A desktop virtualization company called “Wanova” came out of stealth mode yesterday. Their forthcoming software product called “Mirage” is a solution for streaming, managing, and bi-directionally syncing Windows disk images across a WAN. Their solution works at the disk driver level, so they don’t care if the client is bare metal / physical or whether there’s a hypervisor or VMM in the mix.
Conceptually this is a little bit like a combination Citrix Provisioning Server and application streaming. (Provisioning Server because it handles the entire disk image, and app streaming because it uses the disk locally and streams missing bits on-demand.) Of course there are some differences too, like the fact that Wanova streams in both directions (so user changes and data are streamed up to the server, meaning that everything’s always in sync.
Wanova’s approach to desktop virtualization?
It should come as no surprise that Wanova thinks server-hosted / thin-client VDI has a lot of limitations, like the fact you can’t use your desktop when you’re offline and there are performance issues with some apps via remote display protocols over the WAN. And they don’t like client-hosted desktops because you have all this data that’s out there that you need to manage. So this is where their product comes in.
Wanova talks about two main parts of their solution:
The is they built their own layerization capability for Windows disk images that allow them separate Windows into a base image, a machine settings layer, and a user settings layer. This concept is a critical for them as it allows them to update base images on-the-fly out in the field without blowing away everything the user customized or installed. And it means their synchronization engine doesn’t have to sync the entire disk, but just the changes the user makes.
In a lot of ways Wanova’s layers are the same as any of the other twenty or so desktop virtualization vendors’ layering capabilities, although of course Wanova’s layers were specifically designed and optimized for streaming. I guess my point is that I understand why Wanova rolled their own layerization solution, but I’m not impressed by it. I mean it’s fine, but whatever—a lot of people do that now.
The second part of Wanova’s solution is the cool part, and that’s their disk streaming and syncing stuff. They think the concept of “checking in” and “checking out” a disk image is kind of crazy, so in their case their disks are always in sync. If anyone’s used one of those cloud-based file sync services like Drop Box or Live Mesh, it’s kind of like that, except for your whole desktop (and that it’s Windows only). But you can imagine that combining this WAN-based sync with the layerization and you end up with a scenario that doesn’t actually have *that* much data to move around. (Their agent also handles compression, de-dupe, etc.)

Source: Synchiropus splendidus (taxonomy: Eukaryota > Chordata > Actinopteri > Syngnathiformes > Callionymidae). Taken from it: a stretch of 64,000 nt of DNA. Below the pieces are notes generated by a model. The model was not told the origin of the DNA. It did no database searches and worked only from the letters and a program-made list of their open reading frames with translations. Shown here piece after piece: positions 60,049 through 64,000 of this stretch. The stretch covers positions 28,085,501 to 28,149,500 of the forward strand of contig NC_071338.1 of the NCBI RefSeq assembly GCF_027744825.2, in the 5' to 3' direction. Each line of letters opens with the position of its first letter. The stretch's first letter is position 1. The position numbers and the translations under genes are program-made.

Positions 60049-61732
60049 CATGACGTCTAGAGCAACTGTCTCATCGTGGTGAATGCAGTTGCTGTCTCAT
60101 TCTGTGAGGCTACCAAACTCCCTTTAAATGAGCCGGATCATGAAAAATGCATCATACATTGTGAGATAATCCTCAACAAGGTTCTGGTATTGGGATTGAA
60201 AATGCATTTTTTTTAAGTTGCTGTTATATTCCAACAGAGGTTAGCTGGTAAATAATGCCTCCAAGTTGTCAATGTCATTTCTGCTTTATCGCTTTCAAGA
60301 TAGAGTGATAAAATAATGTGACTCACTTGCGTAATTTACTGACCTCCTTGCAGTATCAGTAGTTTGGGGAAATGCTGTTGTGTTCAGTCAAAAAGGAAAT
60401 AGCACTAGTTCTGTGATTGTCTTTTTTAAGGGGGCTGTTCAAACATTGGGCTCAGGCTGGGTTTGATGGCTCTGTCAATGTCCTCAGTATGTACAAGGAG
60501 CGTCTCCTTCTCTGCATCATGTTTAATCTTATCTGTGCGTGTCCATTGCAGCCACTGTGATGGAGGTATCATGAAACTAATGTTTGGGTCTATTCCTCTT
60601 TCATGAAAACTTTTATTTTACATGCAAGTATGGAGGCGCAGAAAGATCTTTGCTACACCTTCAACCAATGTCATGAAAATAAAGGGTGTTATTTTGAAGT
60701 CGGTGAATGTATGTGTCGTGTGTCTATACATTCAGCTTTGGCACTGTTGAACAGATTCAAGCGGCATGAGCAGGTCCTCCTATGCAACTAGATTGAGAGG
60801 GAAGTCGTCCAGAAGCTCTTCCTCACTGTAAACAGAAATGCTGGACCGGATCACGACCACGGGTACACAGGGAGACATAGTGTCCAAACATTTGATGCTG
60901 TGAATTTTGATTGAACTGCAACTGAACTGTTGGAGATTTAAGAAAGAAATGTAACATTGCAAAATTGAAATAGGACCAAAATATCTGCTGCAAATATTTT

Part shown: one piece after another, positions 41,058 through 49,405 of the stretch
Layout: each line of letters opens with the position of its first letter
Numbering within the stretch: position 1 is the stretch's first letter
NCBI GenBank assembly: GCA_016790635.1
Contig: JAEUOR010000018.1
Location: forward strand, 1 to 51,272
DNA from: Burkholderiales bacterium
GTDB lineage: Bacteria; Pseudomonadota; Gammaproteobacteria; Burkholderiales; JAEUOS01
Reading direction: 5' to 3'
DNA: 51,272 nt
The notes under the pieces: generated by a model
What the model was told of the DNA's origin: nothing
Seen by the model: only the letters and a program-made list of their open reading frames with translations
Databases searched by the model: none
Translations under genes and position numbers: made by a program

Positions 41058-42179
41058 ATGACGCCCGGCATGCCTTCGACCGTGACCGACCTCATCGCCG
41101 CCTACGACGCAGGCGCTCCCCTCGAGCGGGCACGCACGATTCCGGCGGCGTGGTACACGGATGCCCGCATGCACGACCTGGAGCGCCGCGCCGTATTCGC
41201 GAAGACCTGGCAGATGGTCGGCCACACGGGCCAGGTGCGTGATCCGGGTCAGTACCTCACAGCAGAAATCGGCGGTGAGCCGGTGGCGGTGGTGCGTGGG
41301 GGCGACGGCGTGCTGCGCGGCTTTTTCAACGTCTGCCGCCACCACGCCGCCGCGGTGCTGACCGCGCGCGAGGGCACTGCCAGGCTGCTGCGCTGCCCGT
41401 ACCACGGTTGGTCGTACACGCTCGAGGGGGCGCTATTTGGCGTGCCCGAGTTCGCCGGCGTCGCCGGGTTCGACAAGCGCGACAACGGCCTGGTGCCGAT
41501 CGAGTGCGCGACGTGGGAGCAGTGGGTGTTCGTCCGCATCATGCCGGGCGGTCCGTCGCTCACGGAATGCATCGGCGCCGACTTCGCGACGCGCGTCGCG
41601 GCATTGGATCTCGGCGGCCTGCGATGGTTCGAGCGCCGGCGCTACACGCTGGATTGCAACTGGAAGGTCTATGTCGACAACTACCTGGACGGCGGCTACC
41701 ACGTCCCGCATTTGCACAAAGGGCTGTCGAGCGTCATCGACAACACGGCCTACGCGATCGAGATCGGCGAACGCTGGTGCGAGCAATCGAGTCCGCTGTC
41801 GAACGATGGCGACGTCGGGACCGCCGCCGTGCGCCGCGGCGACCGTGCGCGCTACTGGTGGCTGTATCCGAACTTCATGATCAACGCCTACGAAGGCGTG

I guess the other big difference between Wanova and the other companies out there is that Wanova’s product was specifically built for desktop virtualization. It’s not like they have a general purpose virtual disk format that they’re trying to shoe-horn into this system.
How it works
From a technical standpoint, there are really only two components that make Wanova happen: a filter driver and a Windows service. The filter driver tracks file system access and modifications and handles cache misses when a read is needed that isn’t local. The service does most of the heavy lifting for them, including the client-side network optimization, deduplication, streaming, the bi-directional updates, continuous data protection, communication, restores, etc. There’s also a handful of “little things” that tie everything together, like a tray app, sysreport utility, a boot driver, etc.
Since they’re just changing the way the disk is presented to Windows, they’re completely hardware agnostic (just like Provisioning Server).
Ideally you’d boot -time clients on a fast connection, although it’s actually possible to do that via the WAN too. The client prefetches a minimal working set while continuously streaming in the backend. (And of course it will fetch on-demand any missing pieces that are requested.) But once the data is down, it’s maintained in the cache on the local disk which means it doesn’t look that different from a normal installation.
It definitely seems that Wanova has the potential to solve a good problem in our industry. The only problem I see is that they have a specific product for a specific use case—it’s not really like you’re going to use Wanova for your desktop virtualization solution across the board, rather, you’ll use them to manage your offsite users only.
From a competition standpoint, I think a company like MokaFive jumps into my mind .
So we’ll see. I haven’t come across Wanova in the real world yet. I know they will be at VMwareworld in a few weeks, so hopefully I can find out more there.
What are your thoughts? Does this have potential? Has anyone seen Wanova in the wild?